Cornish has gotten good reviews (and she looks to be great) in Bright Star, and newcomer Sidibe has received just as much praise for her performance as her co-star, Mo'nique. Still, she's the only one I'm not sure about right now. The only other potential threats I see are Penelope Cruz (Broken Embraces) and Michelle Pfeiffer (Cheri). I'd love it if the latter got a nomination, since it's been so long. But I don't think enough people will remember her movie when ballots are sent out.
- Richard Kind, A Serious Man
- Anthony Mackie, The Hurt Locker
- Alfred Molina, An Education
- Stanley Tucci, The Lovely Bones
- Christoph Waltz, Inglourious Basterds
Waltz is a lock. End of story. And even without seeing the film or reading the book, I think Tucci is a very, very safe bet as well. I've been hearing positive buzz for Kind for some time, and that's really all I have to go on. Molina is way overdue for a nomination (he probably should have gotten something for Frida), and he looks to be both firm and humorous as Mulligan's father in An Education.
For the fifth slot, everyone else seems to be predicting Matt Damon for Invictus. It's not that I don't like Damon (I do), or that I doubt his acting abilities here (I don't). It's hard to explain except to say that I don't feel like it will happen. Mackie is a longshot, but he was very good in The Hurt Locker, particularly in his final scene.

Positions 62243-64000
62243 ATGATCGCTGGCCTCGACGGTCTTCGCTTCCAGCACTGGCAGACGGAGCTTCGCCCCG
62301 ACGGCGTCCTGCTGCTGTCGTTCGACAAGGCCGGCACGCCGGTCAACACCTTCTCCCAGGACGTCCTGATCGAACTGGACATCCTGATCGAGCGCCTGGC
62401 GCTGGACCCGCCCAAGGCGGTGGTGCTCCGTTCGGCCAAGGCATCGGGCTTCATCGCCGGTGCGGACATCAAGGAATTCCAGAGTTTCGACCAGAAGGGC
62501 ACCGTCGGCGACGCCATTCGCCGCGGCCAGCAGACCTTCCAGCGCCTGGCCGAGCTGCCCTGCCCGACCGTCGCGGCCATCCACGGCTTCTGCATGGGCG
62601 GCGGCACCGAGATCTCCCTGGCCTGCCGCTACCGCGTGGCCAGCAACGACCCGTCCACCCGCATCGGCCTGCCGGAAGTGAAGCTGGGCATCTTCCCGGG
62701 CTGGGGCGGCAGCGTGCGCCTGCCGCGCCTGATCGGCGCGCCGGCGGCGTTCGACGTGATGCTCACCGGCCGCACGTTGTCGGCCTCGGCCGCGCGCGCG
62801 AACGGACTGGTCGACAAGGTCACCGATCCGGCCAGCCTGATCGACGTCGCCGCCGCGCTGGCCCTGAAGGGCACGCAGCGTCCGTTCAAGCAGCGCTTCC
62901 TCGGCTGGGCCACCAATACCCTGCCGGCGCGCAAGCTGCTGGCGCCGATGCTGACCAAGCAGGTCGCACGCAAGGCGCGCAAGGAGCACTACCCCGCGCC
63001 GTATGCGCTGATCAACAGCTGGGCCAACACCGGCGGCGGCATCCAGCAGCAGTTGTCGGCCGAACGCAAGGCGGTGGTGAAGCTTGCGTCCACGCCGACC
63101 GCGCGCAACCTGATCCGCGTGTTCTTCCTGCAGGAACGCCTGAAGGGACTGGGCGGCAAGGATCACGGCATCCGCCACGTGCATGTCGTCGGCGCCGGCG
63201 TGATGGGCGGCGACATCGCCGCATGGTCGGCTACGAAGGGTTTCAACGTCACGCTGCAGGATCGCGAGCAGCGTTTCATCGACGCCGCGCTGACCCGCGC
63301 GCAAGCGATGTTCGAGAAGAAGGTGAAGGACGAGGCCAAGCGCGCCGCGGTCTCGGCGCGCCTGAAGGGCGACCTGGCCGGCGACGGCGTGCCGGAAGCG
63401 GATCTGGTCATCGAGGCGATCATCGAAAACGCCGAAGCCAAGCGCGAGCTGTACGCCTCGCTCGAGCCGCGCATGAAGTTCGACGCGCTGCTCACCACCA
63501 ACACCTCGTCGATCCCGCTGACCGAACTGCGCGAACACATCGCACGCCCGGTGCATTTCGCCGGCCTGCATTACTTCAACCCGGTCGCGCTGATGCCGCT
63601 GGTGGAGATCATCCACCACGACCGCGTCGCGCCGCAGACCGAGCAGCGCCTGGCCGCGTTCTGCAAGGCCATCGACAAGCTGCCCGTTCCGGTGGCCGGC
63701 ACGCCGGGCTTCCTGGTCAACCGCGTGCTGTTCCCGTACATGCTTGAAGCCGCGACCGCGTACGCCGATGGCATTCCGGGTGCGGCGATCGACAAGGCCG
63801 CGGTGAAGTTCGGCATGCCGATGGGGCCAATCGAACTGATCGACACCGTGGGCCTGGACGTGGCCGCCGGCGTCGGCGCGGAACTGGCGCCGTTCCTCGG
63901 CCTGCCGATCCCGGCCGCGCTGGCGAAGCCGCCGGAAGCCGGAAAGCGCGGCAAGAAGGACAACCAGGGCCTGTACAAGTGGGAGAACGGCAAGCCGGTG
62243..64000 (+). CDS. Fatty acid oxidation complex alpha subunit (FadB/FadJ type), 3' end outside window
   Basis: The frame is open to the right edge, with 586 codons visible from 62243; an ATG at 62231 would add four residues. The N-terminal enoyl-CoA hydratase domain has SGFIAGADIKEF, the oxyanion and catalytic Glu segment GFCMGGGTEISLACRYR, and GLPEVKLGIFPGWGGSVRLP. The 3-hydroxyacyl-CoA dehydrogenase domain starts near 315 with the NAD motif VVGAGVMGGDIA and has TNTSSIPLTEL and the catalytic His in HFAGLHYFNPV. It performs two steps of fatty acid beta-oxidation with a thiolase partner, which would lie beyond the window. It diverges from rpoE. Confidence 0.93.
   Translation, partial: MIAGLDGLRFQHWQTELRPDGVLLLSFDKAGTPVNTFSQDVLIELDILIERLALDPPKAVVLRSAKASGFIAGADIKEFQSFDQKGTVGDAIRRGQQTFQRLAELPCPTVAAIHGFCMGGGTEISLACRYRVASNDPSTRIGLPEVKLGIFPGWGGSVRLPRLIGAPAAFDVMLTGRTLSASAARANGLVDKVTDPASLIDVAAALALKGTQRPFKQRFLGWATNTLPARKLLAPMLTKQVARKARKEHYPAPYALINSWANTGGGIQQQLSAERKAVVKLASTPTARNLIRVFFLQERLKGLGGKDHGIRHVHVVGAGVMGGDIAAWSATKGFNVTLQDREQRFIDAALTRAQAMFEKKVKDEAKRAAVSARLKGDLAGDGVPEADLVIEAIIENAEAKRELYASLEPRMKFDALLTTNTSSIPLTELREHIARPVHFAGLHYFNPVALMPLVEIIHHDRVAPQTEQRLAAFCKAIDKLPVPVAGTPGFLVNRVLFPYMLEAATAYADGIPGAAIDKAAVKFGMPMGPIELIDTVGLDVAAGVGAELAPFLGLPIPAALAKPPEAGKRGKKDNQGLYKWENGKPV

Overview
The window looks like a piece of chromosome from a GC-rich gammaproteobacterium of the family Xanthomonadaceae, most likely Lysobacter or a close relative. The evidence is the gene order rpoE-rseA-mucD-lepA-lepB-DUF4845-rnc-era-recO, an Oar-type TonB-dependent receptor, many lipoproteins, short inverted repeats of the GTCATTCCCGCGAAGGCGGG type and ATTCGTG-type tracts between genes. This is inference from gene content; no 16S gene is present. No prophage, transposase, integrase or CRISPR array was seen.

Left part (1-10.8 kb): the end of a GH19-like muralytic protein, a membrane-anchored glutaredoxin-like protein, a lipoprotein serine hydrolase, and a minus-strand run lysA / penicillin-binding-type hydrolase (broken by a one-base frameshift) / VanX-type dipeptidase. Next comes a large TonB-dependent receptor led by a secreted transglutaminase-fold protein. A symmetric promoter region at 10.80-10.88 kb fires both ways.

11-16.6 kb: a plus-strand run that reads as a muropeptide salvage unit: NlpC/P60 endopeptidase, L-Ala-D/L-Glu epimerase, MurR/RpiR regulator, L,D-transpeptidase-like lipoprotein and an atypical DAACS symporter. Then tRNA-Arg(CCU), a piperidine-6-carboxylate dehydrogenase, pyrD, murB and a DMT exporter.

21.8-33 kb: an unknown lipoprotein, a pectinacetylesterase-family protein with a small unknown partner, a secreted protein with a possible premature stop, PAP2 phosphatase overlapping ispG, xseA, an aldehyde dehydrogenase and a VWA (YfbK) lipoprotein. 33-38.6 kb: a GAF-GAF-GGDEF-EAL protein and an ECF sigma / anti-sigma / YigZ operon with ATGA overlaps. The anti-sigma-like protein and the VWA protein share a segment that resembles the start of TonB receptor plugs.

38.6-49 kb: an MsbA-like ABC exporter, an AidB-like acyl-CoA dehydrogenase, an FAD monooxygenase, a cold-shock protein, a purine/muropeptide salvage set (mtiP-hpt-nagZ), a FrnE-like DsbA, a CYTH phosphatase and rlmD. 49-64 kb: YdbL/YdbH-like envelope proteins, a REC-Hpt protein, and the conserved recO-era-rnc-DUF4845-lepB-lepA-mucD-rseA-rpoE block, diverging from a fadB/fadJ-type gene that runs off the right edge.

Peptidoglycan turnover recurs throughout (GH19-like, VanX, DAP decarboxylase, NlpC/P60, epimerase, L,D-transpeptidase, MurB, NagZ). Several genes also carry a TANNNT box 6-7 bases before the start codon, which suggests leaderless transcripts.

- Marion Cotillard, Nine
- Penelope Cruz, Nine
- Judi Dench, Nine
- Mo'nique, Precious
- Rachel Weisz, The Lovely Bones
I haven't heard of anyone talk about Mo'nique being nominated. I've only heard people say she's going to win. And if this list proves correct, she would be the only nominee here who hasn't won. From the Nine trailer, Dench seems to be channeling the queen in Shakespeare in Love: funny, hard-edged, entertaining. That should be good for a nomination. Two lucky viewers have reactions floating around the web where they're split on some things in Rob Marshall's musical, except for two people: Cotillard and Cruz. Early word is both are fantastic.
Weisz, I'm not completely sure about. Bones readers say her character is primed for an Oscar nod, and I don't doubt she can pull off a very dramatic part. But as buzz continues to build for Up in the Air, so, too does positive word for Vera Farmiga (who should have been nominated for Down to the Bone) and Anna Kendrick (who was great in the 2007 indie Rocket Science). Mariah Carey (Precious), Susan Sarandon (The Lovely Bones) and Emma Thompson (An Education) each look promising in their respective parts, but the competition here is pretty heavy.